If a job’s worth doing…I may as well do it myself

IF A JOB’S WORTH DOING…I MAY AS WELL DO IT MYSELF

Heard it before? Said it yourself? Hmmmm….so what is the impact of this? In my experience, this leads to our teams becoming de-motivated, outcomes being compromised, and us becoming frazzled.

So, what’s the problem?

I often experience people telling me that they are so busy, that they don’t have time to spend quality moments with their teams; coaching and supporting them through their development. The perception and excuse is often related to the fast pace of today’s business world…but I would challenge that. I have been in business way longer than today’s technology which has sped up our world, and whilst that means that things happen faster, I still remember the ‘time issue’ being at the very epicentre of ‘excuses’ as to why managers and leaders don’t take the time to coach their teams.

What needs to change?

If you find yourself in this situation (and many of you reading this will, or will be able to identify with this)…ask yourself “what are the consequences of not changing this?” Go on…take a minute to jot down the first 5 things that will ‘fail’ if you don’t change this.

It’s pretty alarming, if we are honest with ourselves.

Top ten tips

So, here are my top ten thoughts for those of you who would like to step out of that rut. For some of you there will be familiar thoughts…for others, it will be a refreshing way to look at this and it will give you some ideas to help you make that shift.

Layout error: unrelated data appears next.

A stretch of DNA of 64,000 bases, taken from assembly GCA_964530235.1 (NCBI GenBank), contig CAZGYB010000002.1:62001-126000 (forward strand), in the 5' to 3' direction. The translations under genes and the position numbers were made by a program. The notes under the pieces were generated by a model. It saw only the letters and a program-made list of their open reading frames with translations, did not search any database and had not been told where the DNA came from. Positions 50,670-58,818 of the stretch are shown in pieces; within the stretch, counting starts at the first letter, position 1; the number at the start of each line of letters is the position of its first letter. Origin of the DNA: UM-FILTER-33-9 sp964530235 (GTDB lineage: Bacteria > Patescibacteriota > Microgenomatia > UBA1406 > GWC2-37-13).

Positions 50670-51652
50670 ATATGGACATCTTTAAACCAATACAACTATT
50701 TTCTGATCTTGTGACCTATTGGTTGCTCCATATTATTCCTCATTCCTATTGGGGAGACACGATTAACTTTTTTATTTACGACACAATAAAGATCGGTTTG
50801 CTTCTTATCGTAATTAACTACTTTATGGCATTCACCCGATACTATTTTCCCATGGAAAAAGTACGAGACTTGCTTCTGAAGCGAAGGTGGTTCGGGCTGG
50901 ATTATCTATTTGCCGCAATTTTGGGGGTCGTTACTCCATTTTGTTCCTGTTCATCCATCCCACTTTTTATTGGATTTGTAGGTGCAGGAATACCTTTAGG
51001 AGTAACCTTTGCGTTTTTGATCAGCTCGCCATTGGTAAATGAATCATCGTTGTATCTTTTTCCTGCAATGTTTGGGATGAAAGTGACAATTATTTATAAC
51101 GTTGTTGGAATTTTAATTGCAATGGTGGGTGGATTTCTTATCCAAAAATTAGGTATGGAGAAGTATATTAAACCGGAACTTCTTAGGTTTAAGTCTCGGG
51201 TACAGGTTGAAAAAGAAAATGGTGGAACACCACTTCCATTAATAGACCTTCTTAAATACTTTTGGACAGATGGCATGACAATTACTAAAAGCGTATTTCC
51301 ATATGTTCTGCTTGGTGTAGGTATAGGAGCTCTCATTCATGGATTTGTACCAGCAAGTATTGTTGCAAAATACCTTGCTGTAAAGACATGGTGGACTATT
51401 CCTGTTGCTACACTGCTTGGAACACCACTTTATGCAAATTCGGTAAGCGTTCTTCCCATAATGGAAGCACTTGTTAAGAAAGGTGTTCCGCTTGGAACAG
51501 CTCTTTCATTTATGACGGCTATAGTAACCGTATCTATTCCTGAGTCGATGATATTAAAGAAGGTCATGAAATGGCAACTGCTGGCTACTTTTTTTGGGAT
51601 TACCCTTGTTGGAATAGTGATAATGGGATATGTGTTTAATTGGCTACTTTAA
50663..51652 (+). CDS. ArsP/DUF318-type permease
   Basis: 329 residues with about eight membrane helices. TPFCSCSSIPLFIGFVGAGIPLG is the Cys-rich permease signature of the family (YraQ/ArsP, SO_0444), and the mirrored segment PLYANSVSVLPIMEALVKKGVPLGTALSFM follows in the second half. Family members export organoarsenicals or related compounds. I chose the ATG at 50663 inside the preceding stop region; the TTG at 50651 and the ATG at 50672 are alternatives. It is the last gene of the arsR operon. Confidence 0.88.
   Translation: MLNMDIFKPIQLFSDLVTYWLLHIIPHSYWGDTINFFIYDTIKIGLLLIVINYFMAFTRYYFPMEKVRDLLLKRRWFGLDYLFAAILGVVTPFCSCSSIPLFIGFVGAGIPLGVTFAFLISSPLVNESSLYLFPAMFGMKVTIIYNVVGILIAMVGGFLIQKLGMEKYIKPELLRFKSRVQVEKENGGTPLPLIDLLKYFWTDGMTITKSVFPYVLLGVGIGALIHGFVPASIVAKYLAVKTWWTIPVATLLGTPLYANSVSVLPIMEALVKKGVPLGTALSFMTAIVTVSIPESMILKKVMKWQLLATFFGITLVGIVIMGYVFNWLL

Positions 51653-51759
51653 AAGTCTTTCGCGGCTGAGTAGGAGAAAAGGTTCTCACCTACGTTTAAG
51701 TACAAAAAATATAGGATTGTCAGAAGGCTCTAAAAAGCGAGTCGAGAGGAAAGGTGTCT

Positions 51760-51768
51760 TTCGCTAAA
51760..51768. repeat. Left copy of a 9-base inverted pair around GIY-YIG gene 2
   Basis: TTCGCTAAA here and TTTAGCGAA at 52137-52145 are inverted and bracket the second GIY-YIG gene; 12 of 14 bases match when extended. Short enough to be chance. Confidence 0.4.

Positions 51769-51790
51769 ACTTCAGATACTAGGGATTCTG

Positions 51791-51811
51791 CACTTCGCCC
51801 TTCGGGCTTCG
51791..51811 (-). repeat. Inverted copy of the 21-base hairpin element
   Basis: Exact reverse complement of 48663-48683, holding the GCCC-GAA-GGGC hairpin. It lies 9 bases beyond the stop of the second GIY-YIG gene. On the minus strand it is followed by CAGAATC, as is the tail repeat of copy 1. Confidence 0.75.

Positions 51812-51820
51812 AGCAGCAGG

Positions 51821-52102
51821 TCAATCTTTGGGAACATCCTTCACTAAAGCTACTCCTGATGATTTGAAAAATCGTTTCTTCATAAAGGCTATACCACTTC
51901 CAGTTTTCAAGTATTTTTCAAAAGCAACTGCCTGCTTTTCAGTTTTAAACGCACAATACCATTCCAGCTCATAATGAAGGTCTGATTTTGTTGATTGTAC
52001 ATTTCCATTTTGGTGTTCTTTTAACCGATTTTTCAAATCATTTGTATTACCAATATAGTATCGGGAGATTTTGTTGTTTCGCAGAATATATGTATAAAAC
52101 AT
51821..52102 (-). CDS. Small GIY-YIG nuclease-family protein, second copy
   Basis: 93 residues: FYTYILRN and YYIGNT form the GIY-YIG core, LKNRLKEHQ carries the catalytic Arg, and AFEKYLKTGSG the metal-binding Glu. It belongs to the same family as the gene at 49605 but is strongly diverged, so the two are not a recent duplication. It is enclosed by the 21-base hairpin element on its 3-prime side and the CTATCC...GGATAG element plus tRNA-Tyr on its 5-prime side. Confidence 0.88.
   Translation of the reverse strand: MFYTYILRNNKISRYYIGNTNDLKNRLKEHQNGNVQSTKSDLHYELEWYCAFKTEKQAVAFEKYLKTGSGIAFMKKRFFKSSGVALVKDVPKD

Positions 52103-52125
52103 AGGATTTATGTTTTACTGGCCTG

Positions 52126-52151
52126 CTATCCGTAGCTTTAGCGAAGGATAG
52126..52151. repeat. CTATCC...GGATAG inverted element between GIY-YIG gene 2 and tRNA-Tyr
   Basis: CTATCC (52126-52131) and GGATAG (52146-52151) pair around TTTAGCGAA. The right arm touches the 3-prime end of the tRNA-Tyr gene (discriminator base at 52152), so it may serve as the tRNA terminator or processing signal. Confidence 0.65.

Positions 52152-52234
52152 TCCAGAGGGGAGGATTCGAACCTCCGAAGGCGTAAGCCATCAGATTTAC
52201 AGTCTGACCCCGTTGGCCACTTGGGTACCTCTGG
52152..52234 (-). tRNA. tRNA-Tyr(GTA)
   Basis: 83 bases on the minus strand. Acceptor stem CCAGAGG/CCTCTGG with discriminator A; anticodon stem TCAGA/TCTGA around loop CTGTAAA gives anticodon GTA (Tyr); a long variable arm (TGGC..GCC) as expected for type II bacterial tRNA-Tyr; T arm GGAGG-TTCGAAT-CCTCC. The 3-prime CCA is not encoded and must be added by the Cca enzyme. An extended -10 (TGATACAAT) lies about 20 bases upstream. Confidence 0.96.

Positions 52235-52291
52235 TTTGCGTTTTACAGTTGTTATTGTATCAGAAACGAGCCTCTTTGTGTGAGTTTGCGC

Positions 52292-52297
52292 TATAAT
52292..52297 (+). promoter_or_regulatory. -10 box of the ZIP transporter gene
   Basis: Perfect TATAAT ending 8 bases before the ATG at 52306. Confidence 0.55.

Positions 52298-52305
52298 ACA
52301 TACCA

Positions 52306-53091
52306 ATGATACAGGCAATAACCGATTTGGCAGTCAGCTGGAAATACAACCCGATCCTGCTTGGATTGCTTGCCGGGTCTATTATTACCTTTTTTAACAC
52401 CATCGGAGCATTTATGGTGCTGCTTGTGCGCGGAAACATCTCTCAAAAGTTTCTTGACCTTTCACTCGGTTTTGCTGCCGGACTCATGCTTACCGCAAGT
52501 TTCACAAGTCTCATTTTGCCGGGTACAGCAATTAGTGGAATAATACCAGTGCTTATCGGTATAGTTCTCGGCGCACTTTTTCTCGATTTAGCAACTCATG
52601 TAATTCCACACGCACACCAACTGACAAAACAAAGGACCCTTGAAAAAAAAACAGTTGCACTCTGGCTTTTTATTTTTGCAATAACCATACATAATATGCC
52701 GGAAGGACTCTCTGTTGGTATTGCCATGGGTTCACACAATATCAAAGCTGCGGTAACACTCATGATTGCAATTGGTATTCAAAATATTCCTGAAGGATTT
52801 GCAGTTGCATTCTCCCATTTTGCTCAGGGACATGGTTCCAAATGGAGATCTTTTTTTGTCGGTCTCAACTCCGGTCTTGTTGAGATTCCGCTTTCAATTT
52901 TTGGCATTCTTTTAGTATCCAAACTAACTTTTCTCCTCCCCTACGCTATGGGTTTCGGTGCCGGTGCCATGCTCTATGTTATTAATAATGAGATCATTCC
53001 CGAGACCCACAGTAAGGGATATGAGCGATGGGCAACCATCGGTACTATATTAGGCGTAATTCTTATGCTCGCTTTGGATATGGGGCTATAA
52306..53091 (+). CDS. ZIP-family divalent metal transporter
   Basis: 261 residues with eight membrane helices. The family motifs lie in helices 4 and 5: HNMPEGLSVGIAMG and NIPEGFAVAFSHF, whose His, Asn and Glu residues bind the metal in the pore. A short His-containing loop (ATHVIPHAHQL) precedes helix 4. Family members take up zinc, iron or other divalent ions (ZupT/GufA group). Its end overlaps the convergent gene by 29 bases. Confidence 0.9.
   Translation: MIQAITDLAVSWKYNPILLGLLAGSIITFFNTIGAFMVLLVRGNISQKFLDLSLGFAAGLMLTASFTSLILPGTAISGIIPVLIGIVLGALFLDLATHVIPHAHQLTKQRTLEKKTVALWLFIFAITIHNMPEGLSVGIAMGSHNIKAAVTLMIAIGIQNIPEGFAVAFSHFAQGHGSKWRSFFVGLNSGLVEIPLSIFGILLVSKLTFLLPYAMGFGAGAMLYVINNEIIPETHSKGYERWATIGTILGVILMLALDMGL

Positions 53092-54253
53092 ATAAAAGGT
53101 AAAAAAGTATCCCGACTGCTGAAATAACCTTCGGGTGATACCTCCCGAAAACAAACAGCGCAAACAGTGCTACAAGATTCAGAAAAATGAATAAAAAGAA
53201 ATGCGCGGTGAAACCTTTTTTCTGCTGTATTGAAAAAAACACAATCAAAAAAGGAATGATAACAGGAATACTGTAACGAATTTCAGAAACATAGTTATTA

1. People want to be stretched; most people I speak with tell me that they are stimulated and motivated by learning something new.
  2. You will (eventually) get better results; our people often have a fresh and new way of looking at things…unlock that potential and you will unlock better outcomes.
  3. Through a consultative approach to coaching, most people will become increasingly aware and therefore self-sufficient in their development. There are core skills that you need to be able to do this, which you can learn.
  4. The most important skill for coaching is your ability to connect, build trust and listen; this is about them, not you.
  5. You don’t need to be ‘the expert’ – keep your ego out of it, know that there is not necessarily a ‘right right’ way, and be open to unlocking new ways through others’ ideas and input
  6. Know that you need to make coaching a priority…..book in time, stick to it, give it the importance it deserves.
  7. Your team should feel the ‘weight of expectation’ – it’s not ‘OK’ not to try…this is about growth.
  8. Play to your team’s strengths…you will get so much more out of them if you do; of course, people need to learn to do stuff that they are not so good at…but if you push a square peg into a round hole…it’s not going to work.
  9. Work with each team member as an individual – they will have a preferred way of being, and it is your job to make sure that you adapt to this.
  10. Finally, remember that being a great coach is one of the most rewarding aspects of your job as a manager or leader. Remember also, that the very best managers and leaders will almost always have a reputation for being a great coach…the two so often go hand in hand.

Go on…create a reputation of being an amazing coach, and next time you hear yourself saying “If a job’s worth doing, I may as well do it myself”, remember what you could be missing out on!

Good luck!

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Alex Selwood

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